Smurfing: In 2019, people were splitting large deposits to hide money laundering – FIU
The Financial Intelligence Unit (FIU) has said that smurfing is among the more dominant suspicious transactions uncovered locally in 2019.
Smurfing, which is also known as structuring, is the activity of breaking a large amount of money into smaller deposits and conducting multiple transactions to deposit the entire funds.
According to the 2019 FIU report which was tabled in the National Assembly Monday, there were 258 of these transactions in 2019, accounting for more than 60% of all suspicious transactions investigated at the time.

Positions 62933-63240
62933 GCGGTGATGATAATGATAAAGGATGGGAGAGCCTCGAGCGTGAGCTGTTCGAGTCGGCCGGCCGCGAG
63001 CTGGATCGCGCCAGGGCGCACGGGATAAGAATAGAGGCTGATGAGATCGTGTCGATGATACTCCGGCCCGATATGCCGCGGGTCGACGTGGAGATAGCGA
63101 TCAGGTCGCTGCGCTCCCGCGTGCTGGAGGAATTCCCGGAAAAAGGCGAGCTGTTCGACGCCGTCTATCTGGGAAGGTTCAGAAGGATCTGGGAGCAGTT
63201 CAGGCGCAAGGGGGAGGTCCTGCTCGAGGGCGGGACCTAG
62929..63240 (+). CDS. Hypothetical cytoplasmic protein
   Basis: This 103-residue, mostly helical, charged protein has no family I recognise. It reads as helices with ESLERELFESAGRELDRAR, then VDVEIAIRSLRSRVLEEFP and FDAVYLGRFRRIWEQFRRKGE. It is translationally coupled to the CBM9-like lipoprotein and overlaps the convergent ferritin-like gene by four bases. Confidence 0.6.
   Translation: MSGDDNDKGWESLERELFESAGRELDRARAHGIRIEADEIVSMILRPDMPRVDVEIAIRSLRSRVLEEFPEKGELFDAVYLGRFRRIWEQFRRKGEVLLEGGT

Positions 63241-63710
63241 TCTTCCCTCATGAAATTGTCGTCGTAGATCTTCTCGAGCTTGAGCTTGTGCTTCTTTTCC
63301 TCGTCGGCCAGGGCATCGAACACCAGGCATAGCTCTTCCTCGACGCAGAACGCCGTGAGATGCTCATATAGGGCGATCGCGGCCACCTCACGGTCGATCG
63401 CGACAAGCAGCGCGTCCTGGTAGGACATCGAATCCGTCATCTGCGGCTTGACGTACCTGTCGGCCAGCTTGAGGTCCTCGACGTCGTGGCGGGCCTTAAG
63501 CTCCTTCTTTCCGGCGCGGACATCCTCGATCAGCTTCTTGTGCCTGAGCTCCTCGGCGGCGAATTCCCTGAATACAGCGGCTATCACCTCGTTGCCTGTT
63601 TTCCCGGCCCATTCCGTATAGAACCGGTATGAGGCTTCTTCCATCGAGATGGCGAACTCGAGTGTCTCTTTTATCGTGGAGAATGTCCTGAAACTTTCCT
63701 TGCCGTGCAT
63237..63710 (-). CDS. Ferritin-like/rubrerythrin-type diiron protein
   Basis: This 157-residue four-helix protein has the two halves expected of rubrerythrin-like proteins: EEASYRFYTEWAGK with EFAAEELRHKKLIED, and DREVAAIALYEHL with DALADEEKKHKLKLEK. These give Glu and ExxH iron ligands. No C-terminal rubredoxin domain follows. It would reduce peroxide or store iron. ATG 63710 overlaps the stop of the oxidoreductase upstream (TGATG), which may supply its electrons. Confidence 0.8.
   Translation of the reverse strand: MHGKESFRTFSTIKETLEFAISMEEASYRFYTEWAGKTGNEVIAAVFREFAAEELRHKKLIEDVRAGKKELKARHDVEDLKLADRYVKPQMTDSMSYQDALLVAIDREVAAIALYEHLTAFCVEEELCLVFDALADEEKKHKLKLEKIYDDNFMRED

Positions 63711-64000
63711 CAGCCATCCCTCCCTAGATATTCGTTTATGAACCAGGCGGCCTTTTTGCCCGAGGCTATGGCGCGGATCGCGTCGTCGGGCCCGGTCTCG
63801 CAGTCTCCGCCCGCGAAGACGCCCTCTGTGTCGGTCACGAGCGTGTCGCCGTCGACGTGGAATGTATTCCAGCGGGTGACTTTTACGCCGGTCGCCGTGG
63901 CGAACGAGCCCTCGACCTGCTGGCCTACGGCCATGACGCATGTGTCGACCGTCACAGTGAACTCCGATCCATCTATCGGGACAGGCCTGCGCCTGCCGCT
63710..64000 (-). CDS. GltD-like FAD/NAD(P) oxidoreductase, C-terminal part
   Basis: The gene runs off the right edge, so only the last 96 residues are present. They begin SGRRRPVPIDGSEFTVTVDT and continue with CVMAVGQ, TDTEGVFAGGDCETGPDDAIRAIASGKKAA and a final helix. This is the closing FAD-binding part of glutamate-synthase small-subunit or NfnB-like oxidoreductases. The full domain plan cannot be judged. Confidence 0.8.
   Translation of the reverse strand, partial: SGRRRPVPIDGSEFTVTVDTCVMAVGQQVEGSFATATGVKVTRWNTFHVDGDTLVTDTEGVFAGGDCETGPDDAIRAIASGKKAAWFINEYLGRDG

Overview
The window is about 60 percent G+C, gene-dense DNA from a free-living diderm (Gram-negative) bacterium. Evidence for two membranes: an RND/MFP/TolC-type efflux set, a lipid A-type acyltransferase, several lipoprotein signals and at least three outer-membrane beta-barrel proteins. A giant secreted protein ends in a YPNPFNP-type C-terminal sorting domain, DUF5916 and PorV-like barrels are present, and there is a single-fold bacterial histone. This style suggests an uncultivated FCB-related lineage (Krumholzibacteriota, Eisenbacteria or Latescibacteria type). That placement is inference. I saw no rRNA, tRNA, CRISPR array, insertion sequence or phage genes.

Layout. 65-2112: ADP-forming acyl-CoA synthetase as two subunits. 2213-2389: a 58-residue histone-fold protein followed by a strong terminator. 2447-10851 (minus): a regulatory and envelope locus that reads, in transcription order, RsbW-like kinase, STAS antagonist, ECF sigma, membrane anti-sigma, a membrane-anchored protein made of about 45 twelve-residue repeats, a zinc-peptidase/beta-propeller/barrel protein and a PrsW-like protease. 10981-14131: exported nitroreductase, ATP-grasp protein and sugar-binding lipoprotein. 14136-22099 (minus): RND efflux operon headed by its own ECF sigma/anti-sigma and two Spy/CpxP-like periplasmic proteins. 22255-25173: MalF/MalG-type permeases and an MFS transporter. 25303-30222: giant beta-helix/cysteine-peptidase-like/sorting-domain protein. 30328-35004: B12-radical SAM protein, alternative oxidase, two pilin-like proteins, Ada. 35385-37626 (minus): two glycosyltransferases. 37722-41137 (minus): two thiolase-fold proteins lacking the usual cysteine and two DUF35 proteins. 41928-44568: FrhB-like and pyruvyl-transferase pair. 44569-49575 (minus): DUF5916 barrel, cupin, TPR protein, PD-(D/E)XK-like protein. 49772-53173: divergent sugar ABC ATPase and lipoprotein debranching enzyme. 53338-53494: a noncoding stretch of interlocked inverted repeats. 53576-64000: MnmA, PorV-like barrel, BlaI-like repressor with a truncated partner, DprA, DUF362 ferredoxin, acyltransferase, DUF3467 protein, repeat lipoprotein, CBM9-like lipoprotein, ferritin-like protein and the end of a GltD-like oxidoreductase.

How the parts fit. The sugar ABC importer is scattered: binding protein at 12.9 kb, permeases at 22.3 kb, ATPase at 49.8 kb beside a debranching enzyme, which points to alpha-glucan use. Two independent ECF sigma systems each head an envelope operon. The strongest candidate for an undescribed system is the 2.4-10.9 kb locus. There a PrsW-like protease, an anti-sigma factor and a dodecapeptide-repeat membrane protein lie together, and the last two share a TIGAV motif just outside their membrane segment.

It was suspected that the monies were the proceeds of criminal activity, money laundering and terrorist financing, according to the report.
In total, there were 467 suspicious transactions reported in 2019 compared with 331 in 2018.
The FIU said 2019 saw $161M in suspected money laundering activities and $37 million in fraud while tax evasion saw $31.8 million.
The majority of reports to the FIU came from money transfer services and commercial banks.
Other entities filing reports were gold dealers and security companies but the majority came from money transfer services.